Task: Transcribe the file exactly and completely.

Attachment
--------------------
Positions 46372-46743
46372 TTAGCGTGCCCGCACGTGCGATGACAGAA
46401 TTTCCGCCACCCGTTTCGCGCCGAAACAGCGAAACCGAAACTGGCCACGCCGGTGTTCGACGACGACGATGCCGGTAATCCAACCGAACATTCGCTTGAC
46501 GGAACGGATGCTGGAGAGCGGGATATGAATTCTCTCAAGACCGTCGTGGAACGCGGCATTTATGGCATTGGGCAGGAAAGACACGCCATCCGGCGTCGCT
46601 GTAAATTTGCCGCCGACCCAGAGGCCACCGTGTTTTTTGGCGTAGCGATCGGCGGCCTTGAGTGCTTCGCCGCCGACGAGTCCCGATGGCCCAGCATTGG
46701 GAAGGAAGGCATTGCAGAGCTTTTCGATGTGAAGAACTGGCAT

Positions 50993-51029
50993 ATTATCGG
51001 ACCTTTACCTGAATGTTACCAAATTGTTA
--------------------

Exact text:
Positions 46372-46743
46372 TTAGCGTGCCCGCACGTGCGATGACAGAA
46401 TTTCCGCCACCCGTTTCGCGCCGAAACAGCGAAACCGAAACTGGCCACGCCGGTGTTCGACGACGACGATGCCGGTAATCCAACCGAACATTCGCTTGAC
46501 GGAACGGATGCTGGAGAGCGGGATATGAATTCTCTCAAGACCGTCGTGGAACGCGGCATTTATGGCATTGGGCAGGAAAGACACGCCATCCGGCGTCGCT
46601 GTAAATTTGCCGCCGACCCAGAGGCCACCGTGTTTTTTGGCGTAGCGATCGGCGGCCTTGAGTGCTTCGCCGCCGACGAGTCCCGATGGCCCAGCATTGG
46701 GAAGGAAGGCATTGCAGAGCTTTTCGATGTGAAGAACTGGCAT

Positions 50993-51029
50993 ATTATCGG
51001 ACCTTTACCTGAATGTTACCAAATTGTTA